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One morning, about a year ago, a Bunker Hill Community College employee found a young woman making a sign on a piece of brown cardboard. She’d written “I NEED — SOME MONEY. A SANDWICH*.” At the bottom of the sign the asterisk was clarified, “*a graphing calculator.”
The student had an overstuffed backpack and a couple of bulging plastic bags. The employee asked the student if she had anywhere to sleep that night. She didn’t. He took her to Single Stop, BHCC’s branch of a national program that connects students to state and federal financial resources and local community services. Single Stop offered her food and a graphing calculator. Eventually, the student finished her degree, and found work in a science lab at Harvard, alongside Ph.D. students and post-docs. At last, she has an apartment of her own.
It’s easy to feel good about that story, and to hope that such charitable impulses can save students one by one. Indeed, that’s where efforts at BHCC started. But we now know that the sheer magnitude of college students who are struggling with hunger and homelessness means we have to do much more.
In a new study, the first of its kind in Massachusetts, the Wisconsin HOPE Lab reveals that across the commonwealth, more than one-third of university students and more than two-fifths of community college students are food-insecure. More than 1 in 10 are also homeless.
Thousands of undergraduates, some low-income and others from middle-class families struggling with too-high college prices, are going without the food and shelter they need to focus on school. Students have long known this, but the crisis has been invisible to many.
BHCC students recently shared their stories as part of #Voices4Change, a social media campaign that is aiming to give voice to these harsh realities. The campaign’s goal is to bring greater attention to solving immediate problems, like hunger and homelessness. Too often, when considering the challenges of college students, the public only thinks about college admissions process or the travails of getting into Harvard.
This month, more than 200 representatives of higher education in Massachusetts, including 40 students and Carlos Santiago, the state commissioner of higher education, gathered at the second Voices of Hunger summit in Worcester. Their goal is to continue to create services and policies that recognize that poverty — food and housing insecurity and even homelessness — prevent thousands of Massachusetts students from completing either a two-year or a four-year college degree.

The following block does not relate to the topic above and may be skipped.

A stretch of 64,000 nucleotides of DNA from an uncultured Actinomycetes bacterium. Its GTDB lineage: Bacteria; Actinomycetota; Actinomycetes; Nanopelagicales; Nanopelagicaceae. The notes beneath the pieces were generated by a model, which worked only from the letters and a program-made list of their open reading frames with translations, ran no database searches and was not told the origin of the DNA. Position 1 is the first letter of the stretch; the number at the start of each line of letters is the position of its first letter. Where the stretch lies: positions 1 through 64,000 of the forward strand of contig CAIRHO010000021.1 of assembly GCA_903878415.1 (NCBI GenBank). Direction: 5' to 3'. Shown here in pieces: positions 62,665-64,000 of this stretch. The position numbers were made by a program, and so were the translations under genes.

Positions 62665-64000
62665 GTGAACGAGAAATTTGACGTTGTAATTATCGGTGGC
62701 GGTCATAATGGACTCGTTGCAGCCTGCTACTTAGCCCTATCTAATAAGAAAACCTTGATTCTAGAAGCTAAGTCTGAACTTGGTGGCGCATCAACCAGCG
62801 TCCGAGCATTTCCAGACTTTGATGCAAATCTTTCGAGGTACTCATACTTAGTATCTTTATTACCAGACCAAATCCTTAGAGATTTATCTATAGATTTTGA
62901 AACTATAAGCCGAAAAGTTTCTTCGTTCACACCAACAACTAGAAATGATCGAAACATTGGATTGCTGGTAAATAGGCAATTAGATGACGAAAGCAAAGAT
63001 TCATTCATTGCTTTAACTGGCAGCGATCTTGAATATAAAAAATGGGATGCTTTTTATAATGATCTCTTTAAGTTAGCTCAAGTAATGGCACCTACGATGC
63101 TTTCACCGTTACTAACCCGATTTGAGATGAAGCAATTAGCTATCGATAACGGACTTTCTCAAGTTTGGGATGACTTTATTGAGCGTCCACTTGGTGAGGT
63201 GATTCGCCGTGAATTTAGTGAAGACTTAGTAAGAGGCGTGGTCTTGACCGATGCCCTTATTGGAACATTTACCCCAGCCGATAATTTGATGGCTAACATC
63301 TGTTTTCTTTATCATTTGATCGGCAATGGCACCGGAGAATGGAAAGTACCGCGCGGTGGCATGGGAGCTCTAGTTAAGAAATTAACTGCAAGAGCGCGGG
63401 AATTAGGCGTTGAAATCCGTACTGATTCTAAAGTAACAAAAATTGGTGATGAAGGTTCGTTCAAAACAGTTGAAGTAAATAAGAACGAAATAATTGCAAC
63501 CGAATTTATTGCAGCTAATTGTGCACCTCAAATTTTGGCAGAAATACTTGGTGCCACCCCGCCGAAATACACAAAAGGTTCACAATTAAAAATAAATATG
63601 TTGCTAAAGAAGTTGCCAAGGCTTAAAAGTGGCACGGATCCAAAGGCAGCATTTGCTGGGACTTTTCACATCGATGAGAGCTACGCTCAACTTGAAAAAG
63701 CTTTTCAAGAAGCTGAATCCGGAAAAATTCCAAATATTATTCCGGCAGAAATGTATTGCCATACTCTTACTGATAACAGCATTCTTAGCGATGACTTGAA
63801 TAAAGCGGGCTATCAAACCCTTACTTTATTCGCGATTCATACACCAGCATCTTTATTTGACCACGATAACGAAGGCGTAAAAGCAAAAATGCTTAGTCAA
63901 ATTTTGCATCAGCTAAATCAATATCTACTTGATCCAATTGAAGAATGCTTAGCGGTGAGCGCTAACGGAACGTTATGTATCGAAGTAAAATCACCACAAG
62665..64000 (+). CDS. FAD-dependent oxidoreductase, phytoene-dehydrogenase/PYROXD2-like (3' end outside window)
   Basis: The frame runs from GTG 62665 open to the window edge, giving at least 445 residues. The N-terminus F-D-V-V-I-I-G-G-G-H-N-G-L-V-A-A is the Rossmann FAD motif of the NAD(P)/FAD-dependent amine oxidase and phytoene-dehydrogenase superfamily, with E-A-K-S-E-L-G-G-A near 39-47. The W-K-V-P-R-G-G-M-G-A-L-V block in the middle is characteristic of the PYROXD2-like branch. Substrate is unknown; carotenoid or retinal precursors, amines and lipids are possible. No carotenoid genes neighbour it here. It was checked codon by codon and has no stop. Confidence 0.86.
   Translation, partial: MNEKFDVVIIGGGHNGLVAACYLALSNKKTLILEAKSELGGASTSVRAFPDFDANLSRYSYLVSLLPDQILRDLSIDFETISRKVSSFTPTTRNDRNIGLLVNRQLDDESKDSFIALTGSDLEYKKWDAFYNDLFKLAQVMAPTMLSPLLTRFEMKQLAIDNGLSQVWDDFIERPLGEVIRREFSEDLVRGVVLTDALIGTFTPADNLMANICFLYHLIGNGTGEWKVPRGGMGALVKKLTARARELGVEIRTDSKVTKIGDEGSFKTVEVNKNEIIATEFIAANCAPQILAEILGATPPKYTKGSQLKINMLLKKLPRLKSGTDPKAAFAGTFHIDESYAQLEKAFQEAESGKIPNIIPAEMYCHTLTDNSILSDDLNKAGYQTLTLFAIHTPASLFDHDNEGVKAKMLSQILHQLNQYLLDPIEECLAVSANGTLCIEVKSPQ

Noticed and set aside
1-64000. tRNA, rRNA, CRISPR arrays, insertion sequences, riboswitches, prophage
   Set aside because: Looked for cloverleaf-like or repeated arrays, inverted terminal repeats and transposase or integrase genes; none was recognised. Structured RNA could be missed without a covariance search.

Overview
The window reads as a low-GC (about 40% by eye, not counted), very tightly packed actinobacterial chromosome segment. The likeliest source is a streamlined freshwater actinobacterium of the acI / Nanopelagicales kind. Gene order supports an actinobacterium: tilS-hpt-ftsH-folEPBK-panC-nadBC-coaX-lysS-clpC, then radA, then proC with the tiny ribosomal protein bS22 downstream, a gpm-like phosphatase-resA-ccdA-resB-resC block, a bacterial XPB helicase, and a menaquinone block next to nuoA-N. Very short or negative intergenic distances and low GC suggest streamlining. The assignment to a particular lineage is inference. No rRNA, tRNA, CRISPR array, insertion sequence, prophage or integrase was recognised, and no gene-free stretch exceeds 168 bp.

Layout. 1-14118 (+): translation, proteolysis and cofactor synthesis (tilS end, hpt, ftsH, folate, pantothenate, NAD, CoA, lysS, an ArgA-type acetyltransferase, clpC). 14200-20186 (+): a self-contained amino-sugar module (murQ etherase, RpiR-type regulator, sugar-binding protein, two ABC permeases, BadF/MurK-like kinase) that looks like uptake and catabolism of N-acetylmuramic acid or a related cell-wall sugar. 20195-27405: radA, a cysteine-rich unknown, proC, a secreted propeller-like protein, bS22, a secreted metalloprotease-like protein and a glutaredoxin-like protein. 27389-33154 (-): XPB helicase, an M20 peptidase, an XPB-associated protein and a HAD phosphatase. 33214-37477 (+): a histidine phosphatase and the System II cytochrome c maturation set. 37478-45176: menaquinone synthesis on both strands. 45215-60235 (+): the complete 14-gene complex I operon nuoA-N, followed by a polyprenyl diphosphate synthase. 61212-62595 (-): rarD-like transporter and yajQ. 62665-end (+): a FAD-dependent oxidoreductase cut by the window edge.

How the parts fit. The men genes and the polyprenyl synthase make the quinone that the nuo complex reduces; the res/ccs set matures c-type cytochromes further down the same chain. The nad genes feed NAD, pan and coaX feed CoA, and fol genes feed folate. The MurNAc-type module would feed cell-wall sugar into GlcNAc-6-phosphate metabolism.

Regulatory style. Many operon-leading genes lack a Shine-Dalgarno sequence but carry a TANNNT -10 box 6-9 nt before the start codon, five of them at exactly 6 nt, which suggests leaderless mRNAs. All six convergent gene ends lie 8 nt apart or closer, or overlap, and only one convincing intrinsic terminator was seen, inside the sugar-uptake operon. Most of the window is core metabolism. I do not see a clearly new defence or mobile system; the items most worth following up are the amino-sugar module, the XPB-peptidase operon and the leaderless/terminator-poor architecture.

At BHCC, about half of the students are food and/or housing insecure and 13 percent are homeless.
Our federal government has long had in place programs that recognize K-12 students need lunch (and often breakfast) to do their best in school. (The National School Lunch Program was first established in 1946.) But these same students who go on to college lose the federal free and reduced-price lunch. As a result, students are skipping meals and coming to class hungry. Many do not know where they will sleep that night. This stress over food and housing diminishes the energy the students need to study, and according to the new study, negatively affects their grades. At BHCC, about half of the students are food and/or housing insecure and 13 percent are homeless.
BHCC is learning how to best support these students. Kathleen O’Neill, director of Single Stop, is educating faculty and staff how to recognize the challenges affecting their students, who may feel ashamed or embarrassed. She’s found that it’s easy for a student to evade the question, “Are you hungry?” Instead, O’Neill asks, “Have you had anything to eat today?”
BHCC also has food available for students every day. And once a month, the Greater Boston Food Bank delivers 5,000 pounds of groceries under an overhang outside the gym — in rain, shine, sleet or snow. (The food arrives on pallets that are too big to bring into the building.) The food is gone in an hour — not a day. Usually, about 100 students are lined up waiting when it arrives, and more arrive within the hour.
With a grant from the FAST fund, a charity that offers students short-term aid, BHCC bought $5,000 worth of Clif Bars for faculty to distribute in class. One student told her math professor that the gesture made the student realize that the professor really did care about the students. In an effort to provide more support, meal vouchers are now being distributed so more students can afford to eat in the cafeteria. An evaluation is underway to examine the impact of these efforts on students’ academic performance.
Food and housing are basic human needs. No college should need to become a social services agency in order to help provide them. For BHCC and other institutions offering their students assistance, it is simply a matter of retention and graduation. Fundamentally it’s about helping people get good jobs and establish stable lives.
It’s time to pursue broader systemic reforms so that no hard-working college student has to make another sad sign.